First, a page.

Stephen Smith and Julie Adams work in mental health promotion and mental illness prevention at the Ministry of Health. Their business area’s goal is to enhance lifelong positive mental health and well-being in the home, school, workplace and community.
Thanks for blogging for us Stephen and Julie!
“I will volunteer more often.” “I will buy fewer pairs of shoes”. “I will eat less ice cream.” “I will exercise more.” Sound familiar? It’s the ghost of New Year’s Resolutions’ past coming back to haunt you; a reminder of the goals that weren’t met and the accomplishments only partially achieved. It’s trying to poke holes in your sense of self-esteem. Bah, humbug!
Hands up if you usually make a New Year’s resolution.
Now, hands up if you’re typically successful at keeping that resolution.
Odds are there were a lot fewer hands in the air that second time. A 2007 study showed that only 12% of people actually achieve their resolution goal, despite their best intentions. That ghost of New Year’s Resolutions’ past is clearly one busy spirit! To repeat, bah, humbug!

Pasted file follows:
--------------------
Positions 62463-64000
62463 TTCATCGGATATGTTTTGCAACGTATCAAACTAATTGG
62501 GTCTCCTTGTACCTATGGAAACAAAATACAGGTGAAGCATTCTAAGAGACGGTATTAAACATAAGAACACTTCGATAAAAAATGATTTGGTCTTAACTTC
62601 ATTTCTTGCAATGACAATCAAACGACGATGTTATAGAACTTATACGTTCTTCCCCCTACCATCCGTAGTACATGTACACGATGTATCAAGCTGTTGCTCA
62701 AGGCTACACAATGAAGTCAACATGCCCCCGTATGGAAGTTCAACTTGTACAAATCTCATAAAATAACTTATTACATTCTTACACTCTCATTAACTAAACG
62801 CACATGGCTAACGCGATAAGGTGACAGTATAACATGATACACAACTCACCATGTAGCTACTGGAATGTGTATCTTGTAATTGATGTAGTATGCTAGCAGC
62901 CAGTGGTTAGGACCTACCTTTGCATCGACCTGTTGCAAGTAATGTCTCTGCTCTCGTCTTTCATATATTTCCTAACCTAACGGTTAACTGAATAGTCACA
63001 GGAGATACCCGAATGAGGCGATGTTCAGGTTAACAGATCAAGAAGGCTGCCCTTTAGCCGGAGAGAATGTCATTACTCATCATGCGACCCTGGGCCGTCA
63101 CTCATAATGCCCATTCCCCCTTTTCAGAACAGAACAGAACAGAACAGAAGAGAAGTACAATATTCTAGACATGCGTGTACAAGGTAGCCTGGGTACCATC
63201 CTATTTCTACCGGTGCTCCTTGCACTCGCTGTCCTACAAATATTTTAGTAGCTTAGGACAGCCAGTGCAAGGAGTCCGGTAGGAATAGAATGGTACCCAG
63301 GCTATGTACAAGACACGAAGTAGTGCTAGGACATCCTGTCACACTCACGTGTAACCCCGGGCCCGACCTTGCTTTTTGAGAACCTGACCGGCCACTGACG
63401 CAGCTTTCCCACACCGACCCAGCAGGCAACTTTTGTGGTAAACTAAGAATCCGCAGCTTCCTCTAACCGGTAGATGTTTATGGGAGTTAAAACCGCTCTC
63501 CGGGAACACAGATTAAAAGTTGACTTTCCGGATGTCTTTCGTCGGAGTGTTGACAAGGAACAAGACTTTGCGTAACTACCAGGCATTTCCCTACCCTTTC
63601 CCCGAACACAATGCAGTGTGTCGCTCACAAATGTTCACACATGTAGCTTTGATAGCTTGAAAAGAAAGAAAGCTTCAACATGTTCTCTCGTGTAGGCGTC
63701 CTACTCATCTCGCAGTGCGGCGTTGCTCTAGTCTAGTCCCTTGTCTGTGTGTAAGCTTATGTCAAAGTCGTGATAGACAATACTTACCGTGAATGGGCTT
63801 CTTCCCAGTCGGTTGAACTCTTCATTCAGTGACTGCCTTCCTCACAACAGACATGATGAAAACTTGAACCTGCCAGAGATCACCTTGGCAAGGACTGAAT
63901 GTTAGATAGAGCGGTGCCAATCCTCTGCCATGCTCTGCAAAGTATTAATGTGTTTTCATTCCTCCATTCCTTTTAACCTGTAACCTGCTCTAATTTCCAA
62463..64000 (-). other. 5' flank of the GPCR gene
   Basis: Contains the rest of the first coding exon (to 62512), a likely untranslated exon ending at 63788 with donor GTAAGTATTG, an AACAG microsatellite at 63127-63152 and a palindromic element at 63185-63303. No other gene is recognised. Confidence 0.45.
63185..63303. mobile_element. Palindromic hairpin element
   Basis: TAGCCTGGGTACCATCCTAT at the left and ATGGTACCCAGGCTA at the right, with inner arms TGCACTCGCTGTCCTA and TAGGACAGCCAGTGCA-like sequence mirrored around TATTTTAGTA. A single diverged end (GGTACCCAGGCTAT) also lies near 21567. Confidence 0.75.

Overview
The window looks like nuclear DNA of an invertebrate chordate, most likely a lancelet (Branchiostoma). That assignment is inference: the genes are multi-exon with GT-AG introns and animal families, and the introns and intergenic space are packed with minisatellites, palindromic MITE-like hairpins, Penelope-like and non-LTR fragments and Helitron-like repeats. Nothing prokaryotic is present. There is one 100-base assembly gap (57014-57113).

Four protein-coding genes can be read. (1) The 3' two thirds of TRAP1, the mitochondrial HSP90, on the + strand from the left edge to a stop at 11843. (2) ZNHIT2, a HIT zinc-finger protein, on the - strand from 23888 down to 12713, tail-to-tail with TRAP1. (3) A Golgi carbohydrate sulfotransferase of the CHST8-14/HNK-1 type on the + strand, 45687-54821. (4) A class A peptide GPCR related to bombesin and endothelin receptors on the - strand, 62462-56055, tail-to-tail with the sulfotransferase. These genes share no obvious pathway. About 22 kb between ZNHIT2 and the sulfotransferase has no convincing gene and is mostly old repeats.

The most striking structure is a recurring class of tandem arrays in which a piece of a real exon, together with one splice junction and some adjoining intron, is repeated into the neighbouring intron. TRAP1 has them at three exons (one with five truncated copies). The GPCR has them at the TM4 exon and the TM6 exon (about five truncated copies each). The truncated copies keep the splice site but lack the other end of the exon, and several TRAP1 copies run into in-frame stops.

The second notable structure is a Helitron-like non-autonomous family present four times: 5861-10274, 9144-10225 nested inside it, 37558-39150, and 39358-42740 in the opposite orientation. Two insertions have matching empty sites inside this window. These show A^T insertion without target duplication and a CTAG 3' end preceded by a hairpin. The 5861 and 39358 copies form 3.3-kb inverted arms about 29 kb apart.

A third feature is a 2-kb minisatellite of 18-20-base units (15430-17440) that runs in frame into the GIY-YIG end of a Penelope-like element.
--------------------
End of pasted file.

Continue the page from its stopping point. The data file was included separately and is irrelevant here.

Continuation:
Why not try something new this year? Rather than setting a goal that’s unlikely to be met, try reflecting on some of the positive changes that have already been successfully implemented into your life.
Acknowledge these successes and how they have helped shape who you are. Celebrate the small (or big) things done each day that enhance your relationships with others, the things done to bring you joy, and the ways you contribute to improving the community, whether at home, work or globally. Likely most of these accomplishments didn’t require an arbitrary day on the calendar to inspire you.
If in the end the need is still there to make a resolution for 2013, resolve to do more of the good things you already do. That’s a resolution you may find easier to keep!